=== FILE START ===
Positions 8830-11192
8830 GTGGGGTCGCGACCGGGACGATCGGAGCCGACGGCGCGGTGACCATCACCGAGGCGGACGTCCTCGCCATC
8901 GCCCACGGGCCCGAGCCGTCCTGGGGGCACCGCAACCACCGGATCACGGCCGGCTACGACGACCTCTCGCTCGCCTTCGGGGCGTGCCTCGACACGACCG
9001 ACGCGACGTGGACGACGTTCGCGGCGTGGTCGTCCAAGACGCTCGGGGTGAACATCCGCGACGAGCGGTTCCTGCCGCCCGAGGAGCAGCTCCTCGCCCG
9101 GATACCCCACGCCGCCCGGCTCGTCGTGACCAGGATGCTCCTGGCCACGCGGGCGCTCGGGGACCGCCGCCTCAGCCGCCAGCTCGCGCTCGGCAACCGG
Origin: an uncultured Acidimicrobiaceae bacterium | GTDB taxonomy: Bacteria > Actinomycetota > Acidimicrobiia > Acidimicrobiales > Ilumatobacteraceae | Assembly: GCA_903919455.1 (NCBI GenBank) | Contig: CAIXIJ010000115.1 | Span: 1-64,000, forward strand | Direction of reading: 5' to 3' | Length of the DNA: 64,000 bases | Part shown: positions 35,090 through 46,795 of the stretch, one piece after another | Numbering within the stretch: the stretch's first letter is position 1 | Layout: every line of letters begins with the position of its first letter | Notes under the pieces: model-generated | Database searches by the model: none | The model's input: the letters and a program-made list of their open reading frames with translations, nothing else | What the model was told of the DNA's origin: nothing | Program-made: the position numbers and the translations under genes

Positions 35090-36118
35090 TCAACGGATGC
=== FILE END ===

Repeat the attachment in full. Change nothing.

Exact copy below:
Positions 8830-11192
8830 GTGGGGTCGCGACCGGGACGATCGGAGCCGACGGCGCGGTGACCATCACCGAGGCGGACGTCCTCGCCATC
8901 GCCCACGGGCCCGAGCCGTCCTGGGGGCACCGCAACCACCGGATCACGGCCGGCTACGACGACCTCTCGCTCGCCTTCGGGGCGTGCCTCGACACGACCG
9001 ACGCGACGTGGACGACGTTCGCGGCGTGGTCGTCCAAGACGCTCGGGGTGAACATCCGCGACGAGCGGTTCCTGCCGCCCGAGGAGCAGCTCCTCGCCCG
9101 GATACCCCACGCCGCCCGGCTCGTCGTGACCAGGATGCTCCTGGCCACGCGGGCGCTCGGGGACCGCCGCCTCAGCCGCCAGCTCGCGCTCGGCAACCGG
Origin: an uncultured Acidimicrobiaceae bacterium | GTDB taxonomy: Bacteria > Actinomycetota > Acidimicrobiia > Acidimicrobiales > Ilumatobacteraceae | Assembly: GCA_903919455.1 (NCBI GenBank) | Contig: CAIXIJ010000115.1 | Span: 1-64,000, forward strand | Direction of reading: 5' to 3' | Length of the DNA: 64,000 bases | Part shown: positions 35,090 through 46,795 of the stretch, one piece after another | Numbering within the stretch: the stretch's first letter is position 1 | Layout: every line of letters begins with the position of its first letter | Notes under the pieces: model-generated | Database searches by the model: none | The model's input: the letters and a program-made list of their open reading frames with translations, nothing else | What the model was told of the DNA's origin: nothing | Program-made: the position numbers and the translations under genes

Positions 35090-36118
35090 TCAACGGATGC